Fort Worth folks “don’t need to live in Austin to be cool”

How local developers are curating Cowtown’s growth

Is Fort Worth as Cool as Austin? Just Ask These Developers
Cassco Development's Crawford H. Edwards, Trinity Works' Isaac Manning (Getty, Frost, Trinity Works)

Fort Worth may be on the same trajectory Austin was on 15 years ago. But Cowtown’s growth will have its own flavor if local names in real estate have anything to say about it. 

“This is the best place to live in Texas. I don’t need to live in Austin to be cool,” Institutional Property Advisors’ Drew Kile said during the Real Estate Council of Greater Fort Worth’s annual forecast, at Texas Christian University on Thursday.

The jabs at sprawling Texas municipalities didn’t end there.

“Have you guys been to Frisco lately? What the hell is that?” Trinity Works President Isaac Manning asked during one panel.

The room – which rolled about 600 deep – was bullish on Fort Worth. Here’s why. 

The secret sauce 

Did you know that development didn’t spread north of Fort Worth until cattle operations ceased in the Stockyards? That’s because winds from the south used to circulate the stench of animals, alluded Mike Berry, president of Perot-owned Hillwood. 

Cowtown’s Western roots are baked into the city, the panelists explained. They waxed nostalgic about the fact that Fort Worth originated from a few dozen well-known ranching families who still see themselves as stewards of the growing city. 

Take Clearfork. 

The seeds of that upscale community were planted by the ancestor of panelist Crawford Edwards more than 150 years ago. He settled on the banks of the Clear Fork of the Trinity River, drawn to the area’s abundant timber and prairieland perfect for raising cattle.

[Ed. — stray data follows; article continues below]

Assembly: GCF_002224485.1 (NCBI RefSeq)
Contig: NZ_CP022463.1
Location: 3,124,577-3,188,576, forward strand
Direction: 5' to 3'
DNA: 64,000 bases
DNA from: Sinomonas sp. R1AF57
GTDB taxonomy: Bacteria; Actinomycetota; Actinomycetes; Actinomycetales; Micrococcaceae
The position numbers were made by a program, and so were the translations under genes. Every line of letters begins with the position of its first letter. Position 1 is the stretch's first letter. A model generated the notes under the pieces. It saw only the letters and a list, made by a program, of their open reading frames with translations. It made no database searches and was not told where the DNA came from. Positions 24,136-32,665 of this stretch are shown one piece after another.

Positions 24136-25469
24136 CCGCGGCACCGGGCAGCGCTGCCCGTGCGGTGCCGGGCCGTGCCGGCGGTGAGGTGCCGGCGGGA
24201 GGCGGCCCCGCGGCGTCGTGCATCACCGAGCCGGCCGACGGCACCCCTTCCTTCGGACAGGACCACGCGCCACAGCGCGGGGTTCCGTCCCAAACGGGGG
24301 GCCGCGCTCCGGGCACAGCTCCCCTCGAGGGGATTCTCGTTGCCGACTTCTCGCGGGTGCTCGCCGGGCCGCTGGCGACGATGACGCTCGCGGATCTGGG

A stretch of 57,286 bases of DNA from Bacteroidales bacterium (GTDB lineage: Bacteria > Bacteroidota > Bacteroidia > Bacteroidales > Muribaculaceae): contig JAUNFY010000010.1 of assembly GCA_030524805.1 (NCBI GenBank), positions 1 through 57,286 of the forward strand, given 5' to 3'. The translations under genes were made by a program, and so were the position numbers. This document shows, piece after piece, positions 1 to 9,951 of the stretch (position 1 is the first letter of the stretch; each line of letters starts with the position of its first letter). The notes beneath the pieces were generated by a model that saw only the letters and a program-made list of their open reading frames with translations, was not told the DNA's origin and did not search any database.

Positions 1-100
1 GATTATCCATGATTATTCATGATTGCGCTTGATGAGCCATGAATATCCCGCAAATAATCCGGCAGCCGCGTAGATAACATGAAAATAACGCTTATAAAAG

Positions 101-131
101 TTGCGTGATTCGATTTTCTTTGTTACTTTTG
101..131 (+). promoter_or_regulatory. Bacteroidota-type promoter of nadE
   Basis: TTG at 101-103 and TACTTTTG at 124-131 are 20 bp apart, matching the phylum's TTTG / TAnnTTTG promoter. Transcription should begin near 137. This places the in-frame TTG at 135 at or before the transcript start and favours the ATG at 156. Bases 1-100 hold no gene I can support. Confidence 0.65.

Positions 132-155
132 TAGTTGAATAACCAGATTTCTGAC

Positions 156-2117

According to Edwards, Fort Worth’s heritage is what sets it apart from other cities. He described the growth of Austin and Nashville as “unmanageable.” 

“We want to sustain growth so we avoid the pitfall of growing too fast and losing the authenticity, heritage and friendliness of Fort Worth,” Edwards said. 

Plus, it’s still cheaper to live here. 

The difference in expense between renting and owning in Dallas-Fort Worth is $1,900, Kile said. It’s $2,600 in Austin. (Though, three years ago, that delta was only $1,000 in DFW.)

The fundamentals 

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Last year marked a drastic drop in commercial leasing transactions, said Cannon Camp of JLL. The number of deals was down 30 percent. 

But there’s a bright side. In the same period, revenue per deal spiked 50 percent. 

“What that tells me is that tenants are being a little more methodical,” Camp said. 

On the multifamily front, it’s “impossible to get projects capitalized right now,” but Kile expects the rent plateau to let up this year. He’s projecting positive rent growth of up to 3 percent.

Multifamily occupancy dropped to 92.6 percent in 2023, and “we think that’s the bottom,” he said. 

Downtown Cowtown

There’s light at the end of the tunnel, the event’s speakers agreed. It’s already starting to illuminate downtown. 

Central business districts may be in rough shape in other metros, but for Fort Worth, it’s the locus of some of the city’s most exciting development. 

You’ve got Deco 969, the 27-story luxury community that rose on Commerce Street. There’s “Aggieland North,” the $250 million research campus Texas A&M is building. It’s slated to open in 2025. 

Of course Hillwood is getting in on the action. 

The Perot-owned company behind the decades of development at Alliance recently purchased a full city block downtown. The property is bounded by Sixth and Seventh Streets to the north and south and Calhoun and Jones Streets to the east and west. 

When asked about Hillwood’s plans for the purchase, Mike Berry didn’t get into specifics. Residential, rather than office, will drive downtown, he said. And a hotel is not out of the question. 

“All of those are on the table. We’re just watching right now,” he said. 

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